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Play Ball: GBRC board tours GB Sports Complex
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Staff and commissioners of the Great Bend Recreation Commission tour the new Great Bend Sports Complex, Monday afternoon. - photo by Susan Thacker/Great Bend Tribune

Great Bend Recreation Commission Board members took a tour of the new Great Bend Sports Complex on Monday. The ball diamonds and facilities are in use now, with a May 8 grand opening planned by the city.
GBRC Executive Director Diann Henderson explained the Rec Commission’s role in a partnership that includes the City of Great Bend and Unified School District 428. GBRC Program Director Chris Umphres will coordinate the master schedule and is the public’s contact for answering questions or making reservations. He can be reached at the GBRC office, 620-793-3755, ext. 2.
Vehicles enter the Sports Complex at Second and McKinley Street. Langrehr Memorial Field is located on Second Street, and the complex is located west of that. There are four fields, and three of those have dirt infields so they may be used for either baseball or softball, Henderson said. The fourth field is a grass baseball diamond.
There are lights, bleachers and places for chairs, along with picnics tables. At the hub of the four fields is a building that features a concession area, restrooms, Great Bend High School boys and girls locker rooms, and a meeting room that doubles as the emergency medical station.
Umphres said he plans to put as many teams as possible on the new fields, so everyone should get a chance to try it out this year. But youth and adult games are always scheduled separately, even if that leaves a field “empty,” he said.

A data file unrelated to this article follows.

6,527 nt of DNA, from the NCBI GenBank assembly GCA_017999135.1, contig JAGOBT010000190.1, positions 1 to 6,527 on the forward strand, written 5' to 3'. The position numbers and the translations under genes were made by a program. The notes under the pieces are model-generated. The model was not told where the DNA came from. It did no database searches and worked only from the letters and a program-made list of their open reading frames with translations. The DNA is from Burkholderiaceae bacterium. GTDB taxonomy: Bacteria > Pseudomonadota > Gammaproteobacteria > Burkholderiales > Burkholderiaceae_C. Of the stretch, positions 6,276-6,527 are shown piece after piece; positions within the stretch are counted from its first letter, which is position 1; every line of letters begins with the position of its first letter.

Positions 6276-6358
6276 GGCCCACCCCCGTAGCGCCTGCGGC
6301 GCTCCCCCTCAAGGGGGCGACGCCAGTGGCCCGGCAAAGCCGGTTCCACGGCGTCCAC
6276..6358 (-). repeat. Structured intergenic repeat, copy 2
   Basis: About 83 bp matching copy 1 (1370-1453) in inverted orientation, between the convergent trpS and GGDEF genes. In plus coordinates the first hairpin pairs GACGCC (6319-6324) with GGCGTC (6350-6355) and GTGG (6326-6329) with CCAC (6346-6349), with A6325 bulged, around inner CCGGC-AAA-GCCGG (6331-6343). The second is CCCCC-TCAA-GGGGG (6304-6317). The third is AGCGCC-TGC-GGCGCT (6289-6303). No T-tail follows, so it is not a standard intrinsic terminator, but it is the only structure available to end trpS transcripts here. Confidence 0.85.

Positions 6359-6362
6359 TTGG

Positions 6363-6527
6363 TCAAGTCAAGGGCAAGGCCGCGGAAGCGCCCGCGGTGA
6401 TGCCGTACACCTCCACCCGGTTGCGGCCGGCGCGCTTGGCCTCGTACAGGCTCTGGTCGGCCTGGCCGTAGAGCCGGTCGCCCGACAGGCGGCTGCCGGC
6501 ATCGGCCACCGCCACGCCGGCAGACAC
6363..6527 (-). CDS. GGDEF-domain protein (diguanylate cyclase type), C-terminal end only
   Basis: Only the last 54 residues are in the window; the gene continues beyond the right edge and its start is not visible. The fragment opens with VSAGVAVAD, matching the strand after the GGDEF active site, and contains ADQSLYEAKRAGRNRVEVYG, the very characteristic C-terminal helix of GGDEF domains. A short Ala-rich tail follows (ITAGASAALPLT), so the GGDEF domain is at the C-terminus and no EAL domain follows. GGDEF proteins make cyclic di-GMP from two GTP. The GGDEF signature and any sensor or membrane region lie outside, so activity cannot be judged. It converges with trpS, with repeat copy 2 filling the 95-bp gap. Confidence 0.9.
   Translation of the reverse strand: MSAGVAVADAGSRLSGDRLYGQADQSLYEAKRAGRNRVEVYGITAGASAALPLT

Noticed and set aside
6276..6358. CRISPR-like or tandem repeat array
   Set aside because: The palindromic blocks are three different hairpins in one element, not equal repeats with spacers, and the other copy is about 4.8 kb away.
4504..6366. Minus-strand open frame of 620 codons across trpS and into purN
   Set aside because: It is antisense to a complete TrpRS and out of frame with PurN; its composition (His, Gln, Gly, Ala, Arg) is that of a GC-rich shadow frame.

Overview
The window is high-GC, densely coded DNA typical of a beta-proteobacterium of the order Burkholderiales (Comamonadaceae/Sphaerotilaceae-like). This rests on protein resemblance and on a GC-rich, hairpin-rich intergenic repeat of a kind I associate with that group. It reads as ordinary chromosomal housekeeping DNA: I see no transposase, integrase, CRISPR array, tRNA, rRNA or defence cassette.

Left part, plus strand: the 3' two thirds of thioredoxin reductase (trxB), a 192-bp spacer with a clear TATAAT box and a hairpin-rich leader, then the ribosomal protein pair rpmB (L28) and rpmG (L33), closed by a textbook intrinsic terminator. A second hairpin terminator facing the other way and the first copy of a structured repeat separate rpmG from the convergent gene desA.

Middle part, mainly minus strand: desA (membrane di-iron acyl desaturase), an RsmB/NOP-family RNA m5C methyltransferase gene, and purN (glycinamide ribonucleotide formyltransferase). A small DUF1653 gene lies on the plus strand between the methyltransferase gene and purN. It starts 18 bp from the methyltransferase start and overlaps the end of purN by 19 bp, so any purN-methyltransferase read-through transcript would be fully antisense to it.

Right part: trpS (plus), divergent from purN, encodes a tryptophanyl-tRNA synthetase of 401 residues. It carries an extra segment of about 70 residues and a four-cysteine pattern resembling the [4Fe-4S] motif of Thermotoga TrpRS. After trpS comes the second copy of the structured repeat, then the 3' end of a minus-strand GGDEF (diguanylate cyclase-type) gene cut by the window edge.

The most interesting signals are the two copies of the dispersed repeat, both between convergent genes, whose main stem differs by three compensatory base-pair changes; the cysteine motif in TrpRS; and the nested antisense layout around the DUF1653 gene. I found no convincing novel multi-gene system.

Monday was the GBRC Board’s monthly business meeting, and the board approved renewing the employees’ comprehensive major medical insurance through Blue Cross and Blue Shield for another year. Henderson said that based on claims for the last three years the cost of insurance will increase by 7.6 percent. However, employees are offered three options, so they can tailor their insurance around family size and the size of their deductible. If employees stick with the same options next year, the overall cost should decrease by 2 percent.
Board members heard program directors’ reports on programs for special populations, senior citizens, leisure activities and sports, and learned that 15 participants attended lifeguard class for recertification in March.
For the month of March, Henderson said there were 4,124 people enrolled in programs and activities. There were 18,390 participants, of which 9,022 were spectators, and GBRC offered 1,035 hours of supervised activities.